- The Washington Times - Wednesday, February 5, 2014

Republicans and business groups blasted a decision Wednesday by the politically divided National Labor Relations Board to speed up the process for employees to form unions in “ambush elections.”

Labor leaders cheered the move, but Sen. Lamar Alexander of Tennessee, the ranking Republican on the Senate Labor, Education, Health and Pensions Committee, said the decision was another example of President Obama using the NLRB to advocate for liberal causes and to boost the interests of unions at the expense of management.

“Ambush elections are one more example of how the Obama National Labor Relations Board continues to be more of a union advocate than an umpire,” Mr. Alexander said in a statement, calling the move “a political power play on behalf of unions that makes an end run around employers and forces workers to make decisions without all of the facts.”

The NLRB said in a 3-2 decision released Wednesday that it was reissuing rules to shorten the time for employee elections and to require employers to provide employee phone numbers and emails to union organizers before votes.

The panel first issued the rule in 2011, but a federal judge struck it down, saying the NLRB lacked a quorum at the time. The board now is operating at full strength for the first time in Mr. Obama’s presidency.

“Unnecessary delay and inefficiencies hurt both employees and employers,” NLRB Chairman Mark Gaston Pearce said in a statement. “These proposals are intended to improve the process for all parties, in all cases, whether non-union employees are seeking a union to represent them or unionized employees are seeking to decertify a union.”

Mr. Pearce joined Democratic appointees Kent Hirozawa and Nancy Schiffer in approving the rules. Republicans Philip Miscimarra and Harry Johnson said in their dissent that shortening the time for elections would “curtail the right of employers, union and employees” before a union is formed.

AFL-CIO President Richard Trumka hailed the decision, saying management abused the old rules to delay organizing drives indefinitely.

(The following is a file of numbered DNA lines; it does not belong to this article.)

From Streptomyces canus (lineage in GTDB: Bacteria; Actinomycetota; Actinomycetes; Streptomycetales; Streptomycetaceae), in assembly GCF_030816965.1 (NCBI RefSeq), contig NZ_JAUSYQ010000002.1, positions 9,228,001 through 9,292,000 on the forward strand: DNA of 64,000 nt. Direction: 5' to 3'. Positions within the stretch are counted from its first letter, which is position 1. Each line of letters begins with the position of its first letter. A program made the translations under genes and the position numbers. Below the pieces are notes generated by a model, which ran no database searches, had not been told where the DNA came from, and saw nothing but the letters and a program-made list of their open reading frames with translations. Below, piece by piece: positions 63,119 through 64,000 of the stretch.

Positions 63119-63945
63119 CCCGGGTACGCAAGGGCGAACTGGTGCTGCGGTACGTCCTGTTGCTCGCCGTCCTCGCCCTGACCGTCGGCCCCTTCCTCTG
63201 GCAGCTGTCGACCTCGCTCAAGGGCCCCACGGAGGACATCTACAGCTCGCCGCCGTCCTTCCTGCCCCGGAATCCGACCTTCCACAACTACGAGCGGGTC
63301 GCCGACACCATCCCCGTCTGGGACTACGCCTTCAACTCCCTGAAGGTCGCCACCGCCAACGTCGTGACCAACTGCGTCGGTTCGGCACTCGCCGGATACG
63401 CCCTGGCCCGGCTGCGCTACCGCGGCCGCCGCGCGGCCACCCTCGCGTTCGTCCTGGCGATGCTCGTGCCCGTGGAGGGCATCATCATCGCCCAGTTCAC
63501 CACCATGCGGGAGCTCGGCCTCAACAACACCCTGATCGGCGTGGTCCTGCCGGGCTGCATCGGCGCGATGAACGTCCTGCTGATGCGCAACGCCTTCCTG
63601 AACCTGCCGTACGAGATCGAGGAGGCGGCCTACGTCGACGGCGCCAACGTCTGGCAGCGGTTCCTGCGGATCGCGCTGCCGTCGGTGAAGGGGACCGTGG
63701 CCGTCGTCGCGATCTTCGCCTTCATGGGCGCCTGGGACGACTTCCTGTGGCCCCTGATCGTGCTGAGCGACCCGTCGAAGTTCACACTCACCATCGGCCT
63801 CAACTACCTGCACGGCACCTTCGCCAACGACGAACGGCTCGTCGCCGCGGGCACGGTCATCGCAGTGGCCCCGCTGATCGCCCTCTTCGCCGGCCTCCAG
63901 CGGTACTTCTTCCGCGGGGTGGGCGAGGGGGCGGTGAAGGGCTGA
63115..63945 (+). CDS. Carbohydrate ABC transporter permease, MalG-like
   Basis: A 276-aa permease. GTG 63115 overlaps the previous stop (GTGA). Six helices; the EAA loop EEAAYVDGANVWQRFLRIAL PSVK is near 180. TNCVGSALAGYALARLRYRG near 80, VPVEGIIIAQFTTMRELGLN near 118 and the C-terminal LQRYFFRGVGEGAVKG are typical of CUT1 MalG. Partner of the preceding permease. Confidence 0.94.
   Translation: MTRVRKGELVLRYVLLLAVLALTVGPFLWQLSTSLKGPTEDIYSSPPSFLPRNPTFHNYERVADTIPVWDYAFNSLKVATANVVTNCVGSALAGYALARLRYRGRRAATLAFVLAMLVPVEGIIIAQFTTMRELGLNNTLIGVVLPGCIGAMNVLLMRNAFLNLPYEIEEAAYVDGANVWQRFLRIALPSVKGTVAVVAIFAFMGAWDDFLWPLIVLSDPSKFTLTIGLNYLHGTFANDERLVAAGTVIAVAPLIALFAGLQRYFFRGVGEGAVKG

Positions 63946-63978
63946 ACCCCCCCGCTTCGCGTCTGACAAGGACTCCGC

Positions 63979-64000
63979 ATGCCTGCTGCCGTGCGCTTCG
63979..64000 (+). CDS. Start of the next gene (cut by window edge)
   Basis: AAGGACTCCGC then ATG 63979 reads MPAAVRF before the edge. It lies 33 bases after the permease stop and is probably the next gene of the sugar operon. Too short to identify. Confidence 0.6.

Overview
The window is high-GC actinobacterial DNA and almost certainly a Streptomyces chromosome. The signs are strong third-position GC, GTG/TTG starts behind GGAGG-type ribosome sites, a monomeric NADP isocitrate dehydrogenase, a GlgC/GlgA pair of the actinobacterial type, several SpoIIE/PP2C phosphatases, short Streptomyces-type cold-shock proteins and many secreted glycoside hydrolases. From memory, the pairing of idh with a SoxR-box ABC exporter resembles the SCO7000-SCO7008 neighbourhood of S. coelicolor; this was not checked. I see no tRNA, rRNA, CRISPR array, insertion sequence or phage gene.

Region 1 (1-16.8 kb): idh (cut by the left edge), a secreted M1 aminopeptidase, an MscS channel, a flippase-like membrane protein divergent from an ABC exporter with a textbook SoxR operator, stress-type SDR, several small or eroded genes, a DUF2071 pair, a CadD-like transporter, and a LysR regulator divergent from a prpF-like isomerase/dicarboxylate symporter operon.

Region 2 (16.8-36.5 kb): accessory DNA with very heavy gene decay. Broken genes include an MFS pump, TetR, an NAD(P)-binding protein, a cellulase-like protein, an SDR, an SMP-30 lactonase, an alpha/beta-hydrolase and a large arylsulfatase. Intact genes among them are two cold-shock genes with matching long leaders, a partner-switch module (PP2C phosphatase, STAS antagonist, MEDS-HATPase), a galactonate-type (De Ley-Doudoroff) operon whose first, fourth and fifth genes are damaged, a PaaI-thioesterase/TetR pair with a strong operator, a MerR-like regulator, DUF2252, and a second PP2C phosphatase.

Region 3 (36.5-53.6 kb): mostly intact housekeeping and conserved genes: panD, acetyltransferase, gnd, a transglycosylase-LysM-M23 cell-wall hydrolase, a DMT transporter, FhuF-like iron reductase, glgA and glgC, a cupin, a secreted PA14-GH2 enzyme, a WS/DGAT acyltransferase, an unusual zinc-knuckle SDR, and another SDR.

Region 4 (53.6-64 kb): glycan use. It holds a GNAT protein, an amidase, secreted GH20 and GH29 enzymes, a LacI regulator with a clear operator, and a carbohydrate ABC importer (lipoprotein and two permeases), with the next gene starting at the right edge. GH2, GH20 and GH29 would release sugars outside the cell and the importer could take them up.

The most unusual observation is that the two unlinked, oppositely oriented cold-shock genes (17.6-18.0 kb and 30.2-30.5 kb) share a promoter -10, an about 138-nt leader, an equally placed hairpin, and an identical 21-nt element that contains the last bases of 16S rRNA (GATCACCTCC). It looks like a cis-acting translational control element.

“When workers petition for an NLRB election, they should receive a timely opportunity to vote,” Mr. Trumka said. “But the current NLRB election process is riddled with delay and provides too many opportunities for employers to manipulate and drag out the process through costly and unnecessary litigation and deny workers a vote.”

The National Retail Federation criticized the move but said it was not surprised by the divided board’s vote.

“What’s not new is the NLRB’s desire to support union activism over sound public policy,” said David French, senior vice president of the National Retail Federation. “The rule will limit the freedom of speech and expression of workers and businesses alike, and is part of NLRB’s coordinated campaign to tilt union elections toward their friends and allies in Big Labor.”

House Education and the Workforce Committee Chairman John Kline, Minnesota Republican, said the ruling “will make it virtually impossible for workers to make an informed decision in union elections.”

“Just as troubling, the rule is a direct threat to the privacy of workers and their families,” said Mr. Kline, adding that his committee was planning “aggressive oversight” of “this deeply misguided rule.”

Vice President Joseph R. Biden, speaking to a conference of auto workers and other union employees in Washington, didn’t refer to the NLRB decision directly but said the administration and its allies must be “unrelenting in our fight to protect and expand collective bargaining.”

Mr. Biden criticized “these guys on the right” who oppose a minimum wage hike and favor right-to-work laws and other steps to weaken the power of unions.

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